Almost five years ago, The Post’s Mike Wise wrote about why the Washington Mystics — a team with a sizable lesbian fan base — do not employ the Kiss Cam at their games. The risk of offending someone by showing two women kissing on the JumboTron was too great, and what if the camera focuses on two women who aren’t actually lesbians?
“We just don’t find it appropriate,” Sheila Johnson, the Mystics’ managing partner, told Wise.
It’s understandable that a financially shaky league is outright terrified it could alienate a chunk of its fan base if two same-sex people shared a chaste kiss on a video scoreboard.
Hello, gay and lesbian jokes. Goodbye, heterosexual family ticket plans. Goodbye, progress. …
But how long does a league keep some of its most loyal and longtime customers in the closet? How long should any historically persecuted group keep quiet when the Mystics take sponsorship dollars from a company [ExxonMobil] noted for discrimination against gays?
Five years later, things have changed. Athletes such as Brittney Griner, Michael Sam and Jason Collins have all been hailed for being open about their homosexuality. And now the WNBA — and the Mystics, who were afraid to break out the Kiss Cam because it might offend someone — is changing course, actively promoting itself to the gay community.
The WNBA is launching a campaign to market specifically to the LGBT community, a move that makes it the first pro league to specifically recruit gay, lesbian, bisexual and transgendered fans to its games.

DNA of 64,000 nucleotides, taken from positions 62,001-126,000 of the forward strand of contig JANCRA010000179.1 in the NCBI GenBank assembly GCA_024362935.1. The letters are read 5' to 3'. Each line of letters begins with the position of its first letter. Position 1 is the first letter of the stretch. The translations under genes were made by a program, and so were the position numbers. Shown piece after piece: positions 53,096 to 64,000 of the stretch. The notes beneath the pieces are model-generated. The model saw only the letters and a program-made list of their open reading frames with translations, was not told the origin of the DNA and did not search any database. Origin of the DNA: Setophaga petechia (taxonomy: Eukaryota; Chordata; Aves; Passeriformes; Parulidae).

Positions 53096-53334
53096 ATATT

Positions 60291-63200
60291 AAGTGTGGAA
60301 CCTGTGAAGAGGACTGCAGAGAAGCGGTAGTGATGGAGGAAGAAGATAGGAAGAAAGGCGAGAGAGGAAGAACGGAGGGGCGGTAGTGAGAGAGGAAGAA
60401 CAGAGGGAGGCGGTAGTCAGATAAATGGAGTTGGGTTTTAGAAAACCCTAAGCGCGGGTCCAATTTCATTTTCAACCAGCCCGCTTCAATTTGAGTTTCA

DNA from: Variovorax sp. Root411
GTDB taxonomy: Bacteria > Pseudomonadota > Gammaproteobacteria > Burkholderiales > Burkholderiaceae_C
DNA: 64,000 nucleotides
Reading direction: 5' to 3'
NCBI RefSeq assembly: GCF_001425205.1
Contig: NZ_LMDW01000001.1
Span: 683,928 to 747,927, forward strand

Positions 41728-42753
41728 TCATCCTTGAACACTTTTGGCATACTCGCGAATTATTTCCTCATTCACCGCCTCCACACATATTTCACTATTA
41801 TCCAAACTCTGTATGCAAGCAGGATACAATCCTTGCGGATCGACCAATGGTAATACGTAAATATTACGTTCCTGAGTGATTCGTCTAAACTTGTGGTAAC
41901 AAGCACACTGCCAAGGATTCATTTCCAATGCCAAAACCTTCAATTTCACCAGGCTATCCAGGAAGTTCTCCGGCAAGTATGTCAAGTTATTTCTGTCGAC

With the campaign, the WNBA is capitalizing on what it has known for years: The community makes up a significant portion of its fan base. The difference now is that the league is talking about it publicly and making it a deliberate part of its marketing strategy.
The effort, which begins with the launch of a website Wednesday, includes having teams participate in local pride festivals and parades, working with advocacy groups to raise awareness of inclusion through grassroots events, and advertising with lesbian media. A nationally televised pride game will take place between Tulsa and Chicago on Sunday, June 22. All 12 teams will also have some sort of pride initiative over the course of the season.
“For us it’s a celebration of diversity and inclusion and recognition of an audience that has been with us very passionately,” WNBA President Laurel Richie said. “This is one of those moments in the ‘W’ where everybody comes together.”
A 2012 study commissioned by the WNBA found that “25 percent of lesbians watch the league’s games on TV while 21 percent have attended a game,” the AP reported. The league features a number of players who are open about their sexuality, including Griner, one of the league’s most prominent stars. And with players in other sports beginning to come out of the closet, the time was right for the league to change course.
“It’s culturally more acceptable now than it was when it first started” in 1997, former WNBA star Rebecca Lobo told the AP. “The league has been around for so many years they can do these sort of things without worrying about what some people might think.”